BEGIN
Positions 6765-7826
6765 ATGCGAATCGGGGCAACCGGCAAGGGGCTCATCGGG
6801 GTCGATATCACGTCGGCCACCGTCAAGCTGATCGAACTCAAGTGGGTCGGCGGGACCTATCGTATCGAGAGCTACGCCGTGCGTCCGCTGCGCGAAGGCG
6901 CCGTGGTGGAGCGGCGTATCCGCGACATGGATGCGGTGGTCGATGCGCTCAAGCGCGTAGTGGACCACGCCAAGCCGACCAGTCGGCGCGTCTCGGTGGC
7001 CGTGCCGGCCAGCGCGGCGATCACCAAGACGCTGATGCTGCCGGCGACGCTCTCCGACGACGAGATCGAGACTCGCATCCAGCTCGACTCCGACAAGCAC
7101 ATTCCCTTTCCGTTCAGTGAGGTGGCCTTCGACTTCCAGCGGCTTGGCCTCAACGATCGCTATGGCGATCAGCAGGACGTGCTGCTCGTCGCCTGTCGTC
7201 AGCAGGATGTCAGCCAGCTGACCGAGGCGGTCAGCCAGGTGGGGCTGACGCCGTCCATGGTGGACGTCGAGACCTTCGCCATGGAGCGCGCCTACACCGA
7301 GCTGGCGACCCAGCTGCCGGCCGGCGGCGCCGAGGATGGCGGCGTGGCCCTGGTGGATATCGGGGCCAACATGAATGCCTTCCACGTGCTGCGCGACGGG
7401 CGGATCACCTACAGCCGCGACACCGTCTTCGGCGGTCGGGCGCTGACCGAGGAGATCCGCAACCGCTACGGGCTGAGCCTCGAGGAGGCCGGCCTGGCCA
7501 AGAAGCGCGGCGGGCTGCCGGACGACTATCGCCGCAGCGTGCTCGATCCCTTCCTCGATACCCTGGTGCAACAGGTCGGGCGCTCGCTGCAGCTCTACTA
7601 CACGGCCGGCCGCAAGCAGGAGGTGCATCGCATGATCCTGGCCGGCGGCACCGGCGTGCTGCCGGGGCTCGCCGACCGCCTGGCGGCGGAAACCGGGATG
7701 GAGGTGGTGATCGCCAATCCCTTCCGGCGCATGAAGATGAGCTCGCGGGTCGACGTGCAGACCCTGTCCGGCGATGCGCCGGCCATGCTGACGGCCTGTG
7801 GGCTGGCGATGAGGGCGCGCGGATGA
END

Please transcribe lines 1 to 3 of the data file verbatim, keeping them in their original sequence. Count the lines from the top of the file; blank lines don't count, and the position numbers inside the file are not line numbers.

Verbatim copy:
Positions 6765-7826
6765 ATGCGAATCGGGGCAACCGGCAAGGGGCTCATCGGG
6801 GTCGATATCACGTCGGCCACCGTCAAGCTGATCGAACTCAAGTGGGTCGGCGGGACCTATCGTATCGAGAGCTACGCCGTGCGTCCGCTGCGCGAAGGCG